Demystifying Theory

A recent article in BMJ Quality and Safety offers a lively and useful account of the role of theory in applied research, with examples taken from service delivery research.[1] The authors explain repeatedly that theory is always present when a service is changed, and that the choice lies in making theory formal and explicit versus leaving it vague and implicit. The article covers grand theories (such as the idea of culture); mid-range theories (such as social behavioural theory, which emphasises the effect of social clues on behaviour); and programme theories (which map out the territory between cause [e.g. more nurses] and outcome [e.g. healthier, happier patients]). A detailed discussion of programme theory was recently published by CLAHRC Northwest London.[2]

One of the problems that provokes the CLAHRC WM Director is the observation that the same theory may go under different names (‘the same wine in new bottles’) or that theories may overlap. For example, Ferlie and Shortell,[3] and Richard Grol [4] have both developed a similar theory (that successful organisational change requires co-ordinated responses from different levels in the organisational hierarchy). Also, in many circumstances, it may be necessary to determine which theories are relevant and which are not. For example, should an intervention be designed according to nudge theory, social behavioural theory, the theory of planned behaviour, or one of the other 64 psychological theories of behavioural change? Here, one turns to a theory of theories – for example, the transtheoretical model.[5] [6]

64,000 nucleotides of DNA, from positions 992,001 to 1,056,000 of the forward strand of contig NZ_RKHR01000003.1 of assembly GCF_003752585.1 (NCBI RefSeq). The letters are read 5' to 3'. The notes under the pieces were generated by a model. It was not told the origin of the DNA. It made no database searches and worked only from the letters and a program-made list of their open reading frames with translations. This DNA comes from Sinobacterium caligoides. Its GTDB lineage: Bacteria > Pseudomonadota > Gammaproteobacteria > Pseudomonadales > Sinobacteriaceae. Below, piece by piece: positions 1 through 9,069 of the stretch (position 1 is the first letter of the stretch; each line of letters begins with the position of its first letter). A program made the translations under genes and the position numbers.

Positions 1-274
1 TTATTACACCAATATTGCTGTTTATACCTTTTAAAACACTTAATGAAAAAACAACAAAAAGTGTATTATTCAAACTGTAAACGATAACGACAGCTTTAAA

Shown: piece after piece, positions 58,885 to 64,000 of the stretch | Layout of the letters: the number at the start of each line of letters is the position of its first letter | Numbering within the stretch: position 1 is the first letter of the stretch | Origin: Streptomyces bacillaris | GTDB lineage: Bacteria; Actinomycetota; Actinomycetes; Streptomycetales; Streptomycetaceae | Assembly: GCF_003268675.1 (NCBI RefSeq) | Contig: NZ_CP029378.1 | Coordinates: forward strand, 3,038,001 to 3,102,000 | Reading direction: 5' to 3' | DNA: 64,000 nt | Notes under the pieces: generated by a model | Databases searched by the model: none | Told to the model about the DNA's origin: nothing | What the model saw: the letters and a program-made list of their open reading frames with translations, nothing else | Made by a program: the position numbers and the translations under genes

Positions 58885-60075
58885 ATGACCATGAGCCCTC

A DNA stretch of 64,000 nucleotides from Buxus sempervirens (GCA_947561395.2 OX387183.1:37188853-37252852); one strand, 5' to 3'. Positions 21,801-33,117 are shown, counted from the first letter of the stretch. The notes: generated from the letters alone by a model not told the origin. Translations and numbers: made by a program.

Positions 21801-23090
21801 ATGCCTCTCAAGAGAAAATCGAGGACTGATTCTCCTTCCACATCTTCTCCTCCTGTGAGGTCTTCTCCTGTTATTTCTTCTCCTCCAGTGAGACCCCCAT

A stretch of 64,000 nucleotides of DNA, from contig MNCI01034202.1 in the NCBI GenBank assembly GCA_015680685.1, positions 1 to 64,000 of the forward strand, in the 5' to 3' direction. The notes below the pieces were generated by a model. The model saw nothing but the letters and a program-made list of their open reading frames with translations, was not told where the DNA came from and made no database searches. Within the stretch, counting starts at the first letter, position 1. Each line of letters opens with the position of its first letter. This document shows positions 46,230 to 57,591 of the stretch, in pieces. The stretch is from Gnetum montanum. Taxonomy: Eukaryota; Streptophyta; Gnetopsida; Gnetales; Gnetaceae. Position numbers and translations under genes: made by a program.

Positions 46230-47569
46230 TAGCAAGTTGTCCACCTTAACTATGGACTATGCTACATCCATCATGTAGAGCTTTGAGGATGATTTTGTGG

— Richard Lilford, CLAHRC WM Director


  1. Davidoff F, Dixon-Woods M, Leviton L, Michie S. Demystifying theory and its use in improvement. BMJ Qual Saf. 2015; 24: 228-38.
  2. Reed JE, McNicholas C, Woodcock T, Issen L, Bell D. Designing quality improvement initiatives: the action effect method, a structured approach to identifying and articulating programme theory. BMJ Qual Saf. 2014. [ePub].
  3. Ferlie EB & Shortell SM. Improving the quality of health care in the United Kingdom and the United States: a framework for change. Milbank Q. 2001; 79(2): 281-315.
  4. Grol R, Wensing M, Eccles M, Davis D, eds. Improving patient care: the implementation of change in health care. Hoboken, NJ: John Wiley & Sons. 2013.
  5. Prochaska JO, Velicer WF. The transtheoretical model of health behaviour change. Am J Health Promot. 1997; 12(1): 38-48.
  6. Michie S, Johnston M, Francis J, Hardeman W, Eccles M. From theory to intervention: mapping theoretically derived behavioural determinants to behaviour change techniques. Appl Psychol. 2008; 57(4): 660-80.

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